Mr. Nasser, for example, dismissed the IEA’s recent forecast that oil demand would peak within the next decade, while Mr. Abdulaziz bin Salman said the agency had morphed from “a forecaster and assessor of the market to one practising political advocacy.” The state-owned oil companies of Kuwait, Brazil and Angola also took issue with various IEA forecasts and road maps to net-zero.
Data from the IEA play a role in Canada’s own climate goals. On Sunday at the opening gala for the congress, Natural Resources Minister Jonathan Wilkinson cited the agency’s June report that forecast oil and gas use would peak for use in vehicles and combustion in the next decade. Alberta and much of the Canadian fossil-fuel sector take issue with such messaging from Ottawa, arguing that it drives away investment, including dollars for much-needed research and development to help scale up technologies that are key to reducing emissions.
Canadian intellectual property and innovations are already flowing south at a rapid clip to take advantage of incentives offered under the U.S. Inflation Reduction Act, says Gurpreet Lail, the president and chief executive of Enserva, an industry group that represents the services, supply and manufacturing side of Canada’s energy sector.
“We’re the fourth-largest oil producing country, and we’re the only ones that are saying oil and gas is not here to stay. That’s a huge roadblock for all of us,” she said in an interview.
As the energy transition marches on, regulatory systems and carbon offset markets have failed to keep pace.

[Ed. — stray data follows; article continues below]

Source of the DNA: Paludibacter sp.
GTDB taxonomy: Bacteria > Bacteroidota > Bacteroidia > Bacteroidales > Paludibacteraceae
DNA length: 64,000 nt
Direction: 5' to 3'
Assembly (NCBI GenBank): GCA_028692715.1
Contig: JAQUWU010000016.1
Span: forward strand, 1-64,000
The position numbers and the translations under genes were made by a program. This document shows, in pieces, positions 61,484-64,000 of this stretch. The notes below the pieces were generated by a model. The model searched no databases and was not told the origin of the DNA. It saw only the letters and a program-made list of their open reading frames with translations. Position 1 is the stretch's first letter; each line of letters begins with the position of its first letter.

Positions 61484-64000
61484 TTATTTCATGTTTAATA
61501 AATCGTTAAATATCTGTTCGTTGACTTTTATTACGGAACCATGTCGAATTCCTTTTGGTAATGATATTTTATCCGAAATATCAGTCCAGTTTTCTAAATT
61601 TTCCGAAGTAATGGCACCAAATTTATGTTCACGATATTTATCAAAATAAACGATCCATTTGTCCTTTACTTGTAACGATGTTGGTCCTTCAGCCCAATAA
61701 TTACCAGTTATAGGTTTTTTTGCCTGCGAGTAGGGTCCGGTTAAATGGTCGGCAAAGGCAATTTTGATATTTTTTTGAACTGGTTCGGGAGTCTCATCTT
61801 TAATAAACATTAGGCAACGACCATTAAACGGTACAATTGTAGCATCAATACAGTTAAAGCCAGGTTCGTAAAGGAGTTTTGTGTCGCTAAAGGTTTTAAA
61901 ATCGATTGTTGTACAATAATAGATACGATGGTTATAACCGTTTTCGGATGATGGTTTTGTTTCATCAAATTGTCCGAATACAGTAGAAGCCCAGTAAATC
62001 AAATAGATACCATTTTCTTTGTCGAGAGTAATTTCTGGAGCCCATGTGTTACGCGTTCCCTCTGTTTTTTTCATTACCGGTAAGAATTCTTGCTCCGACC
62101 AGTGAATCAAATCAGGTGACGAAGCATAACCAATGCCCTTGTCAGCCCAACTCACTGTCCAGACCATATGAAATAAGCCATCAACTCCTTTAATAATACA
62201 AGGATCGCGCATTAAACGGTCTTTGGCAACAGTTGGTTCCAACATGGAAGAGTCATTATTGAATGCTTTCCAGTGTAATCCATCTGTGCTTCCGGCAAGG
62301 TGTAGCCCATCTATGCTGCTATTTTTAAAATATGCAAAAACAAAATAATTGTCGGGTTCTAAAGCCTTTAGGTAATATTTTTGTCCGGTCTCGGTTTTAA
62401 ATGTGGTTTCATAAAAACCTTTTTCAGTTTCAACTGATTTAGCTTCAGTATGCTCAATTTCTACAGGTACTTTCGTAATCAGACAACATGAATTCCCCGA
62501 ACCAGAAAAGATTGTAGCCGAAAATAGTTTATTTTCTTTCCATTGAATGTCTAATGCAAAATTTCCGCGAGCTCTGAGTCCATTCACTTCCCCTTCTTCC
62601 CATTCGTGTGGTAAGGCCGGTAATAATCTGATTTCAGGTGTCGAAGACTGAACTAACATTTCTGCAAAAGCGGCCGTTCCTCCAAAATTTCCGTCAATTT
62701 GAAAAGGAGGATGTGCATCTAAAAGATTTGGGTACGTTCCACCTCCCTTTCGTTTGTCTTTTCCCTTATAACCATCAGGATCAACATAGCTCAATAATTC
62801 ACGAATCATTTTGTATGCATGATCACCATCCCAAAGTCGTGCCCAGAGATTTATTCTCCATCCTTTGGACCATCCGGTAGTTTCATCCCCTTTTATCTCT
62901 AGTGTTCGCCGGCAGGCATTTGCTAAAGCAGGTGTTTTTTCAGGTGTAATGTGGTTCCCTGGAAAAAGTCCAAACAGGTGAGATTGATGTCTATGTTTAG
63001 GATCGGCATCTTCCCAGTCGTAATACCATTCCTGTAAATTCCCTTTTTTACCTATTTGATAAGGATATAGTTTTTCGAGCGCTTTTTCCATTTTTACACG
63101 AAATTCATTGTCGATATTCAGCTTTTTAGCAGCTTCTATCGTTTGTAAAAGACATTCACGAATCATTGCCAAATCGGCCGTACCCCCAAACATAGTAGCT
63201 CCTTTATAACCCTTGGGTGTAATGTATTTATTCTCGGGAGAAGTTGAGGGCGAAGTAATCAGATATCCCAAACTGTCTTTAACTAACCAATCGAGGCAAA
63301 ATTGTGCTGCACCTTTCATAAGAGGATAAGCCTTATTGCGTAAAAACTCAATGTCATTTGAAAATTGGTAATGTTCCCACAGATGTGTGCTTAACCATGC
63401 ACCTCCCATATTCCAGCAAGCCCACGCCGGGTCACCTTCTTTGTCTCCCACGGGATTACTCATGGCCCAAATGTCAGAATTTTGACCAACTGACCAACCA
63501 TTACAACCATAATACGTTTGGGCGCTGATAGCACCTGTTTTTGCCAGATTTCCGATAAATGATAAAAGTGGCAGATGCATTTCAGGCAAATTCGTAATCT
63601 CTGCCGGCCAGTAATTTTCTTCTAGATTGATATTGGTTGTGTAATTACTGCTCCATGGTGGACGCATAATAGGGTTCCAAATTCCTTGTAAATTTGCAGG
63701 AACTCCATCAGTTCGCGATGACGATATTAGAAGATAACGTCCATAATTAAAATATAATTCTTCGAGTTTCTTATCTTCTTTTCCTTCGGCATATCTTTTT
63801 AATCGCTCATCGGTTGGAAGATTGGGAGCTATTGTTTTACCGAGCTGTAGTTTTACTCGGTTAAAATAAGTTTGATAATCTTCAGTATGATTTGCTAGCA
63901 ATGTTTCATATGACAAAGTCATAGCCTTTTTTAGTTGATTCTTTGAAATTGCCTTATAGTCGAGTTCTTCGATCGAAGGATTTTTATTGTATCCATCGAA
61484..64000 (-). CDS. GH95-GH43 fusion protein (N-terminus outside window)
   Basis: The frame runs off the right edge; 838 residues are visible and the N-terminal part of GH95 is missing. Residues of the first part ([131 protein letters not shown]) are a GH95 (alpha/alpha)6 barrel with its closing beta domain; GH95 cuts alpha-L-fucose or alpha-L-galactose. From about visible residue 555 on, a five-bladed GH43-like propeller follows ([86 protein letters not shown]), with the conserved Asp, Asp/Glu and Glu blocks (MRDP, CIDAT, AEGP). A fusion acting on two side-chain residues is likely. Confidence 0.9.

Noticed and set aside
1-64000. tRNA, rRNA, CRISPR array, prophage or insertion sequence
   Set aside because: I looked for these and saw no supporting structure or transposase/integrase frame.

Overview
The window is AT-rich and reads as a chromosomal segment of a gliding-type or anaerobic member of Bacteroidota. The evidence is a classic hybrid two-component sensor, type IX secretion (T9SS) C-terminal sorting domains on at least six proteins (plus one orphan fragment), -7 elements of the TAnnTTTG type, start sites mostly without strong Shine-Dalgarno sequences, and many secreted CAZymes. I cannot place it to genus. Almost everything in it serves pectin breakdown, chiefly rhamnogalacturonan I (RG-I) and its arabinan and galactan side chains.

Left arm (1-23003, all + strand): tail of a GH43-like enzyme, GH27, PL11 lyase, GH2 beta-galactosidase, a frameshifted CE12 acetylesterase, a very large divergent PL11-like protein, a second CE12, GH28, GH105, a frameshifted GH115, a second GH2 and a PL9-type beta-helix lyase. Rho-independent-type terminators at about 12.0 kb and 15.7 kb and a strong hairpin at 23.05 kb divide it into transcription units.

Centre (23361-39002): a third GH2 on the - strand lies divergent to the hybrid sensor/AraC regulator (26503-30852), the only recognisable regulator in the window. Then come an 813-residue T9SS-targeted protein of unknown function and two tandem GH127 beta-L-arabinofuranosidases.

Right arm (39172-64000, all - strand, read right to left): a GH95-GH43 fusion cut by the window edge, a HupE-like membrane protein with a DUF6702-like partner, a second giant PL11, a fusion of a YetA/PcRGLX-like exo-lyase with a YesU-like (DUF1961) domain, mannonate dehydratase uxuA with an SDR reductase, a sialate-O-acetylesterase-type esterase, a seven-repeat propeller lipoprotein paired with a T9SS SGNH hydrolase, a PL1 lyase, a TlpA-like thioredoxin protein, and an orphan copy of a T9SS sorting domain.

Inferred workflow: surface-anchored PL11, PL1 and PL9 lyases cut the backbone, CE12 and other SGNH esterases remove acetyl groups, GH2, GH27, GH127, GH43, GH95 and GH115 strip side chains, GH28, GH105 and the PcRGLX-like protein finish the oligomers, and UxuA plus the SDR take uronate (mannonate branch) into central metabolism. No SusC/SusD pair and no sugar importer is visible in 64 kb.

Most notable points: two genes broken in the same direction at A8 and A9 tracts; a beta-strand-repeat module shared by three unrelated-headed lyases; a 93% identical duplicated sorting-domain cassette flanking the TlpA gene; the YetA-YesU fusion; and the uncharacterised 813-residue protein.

The resulting uncertainty has left investors wondering whether to wade into the emissions reduction space or stick with tried and true money makers such as oil and gas, said Abhishek Deshpande, the vice-president of market intelligence at Abu Dhabi National Oil Co. Balancing making money for their clients with meeting ESG goals is a huge dilemma, he told the congress.
Law firm Bennet Jones partner Jessica Kennedy in Calgary has numerous clients who have proposed novel emissions-reduction solutions, but face project finance hurdles because the carbon offset regime isn’t designed to consider their type of development, or is in “such a state of flux that it can’t be relied on in terms of knowing the ultimate economic viability of their project.”
“They’re looking for assurances from government that if they make this initial investment, the existing regime can be relied on or will be accommodating to a project because of very valid environmental reasons,” she said in an interview.
Despite the uncertainties and investment risks inherent in the energy transition, talk of the massive financial opportunity weaved throughout the congress, particularly around diversification into biofuels, hydrogen and renewables.
In this country, close to 40 per cent of the 50 investments that the Canada Infrastructure Bank has made over the past five years are in the green or clean power and energy transition space, for instance, including electric vehicle charging and hydrogen-powered transportation.
But for the transition to benefit emerging economies, developed nations must come to a compromise and agree to a fair and just transfer of capital and technology, Mr. Deshpande said.
“Globally, everybody needs to come together and hopefully … countries are able to agree on knowledge transfer, making it possible to reach the targets … to bring down emissions.”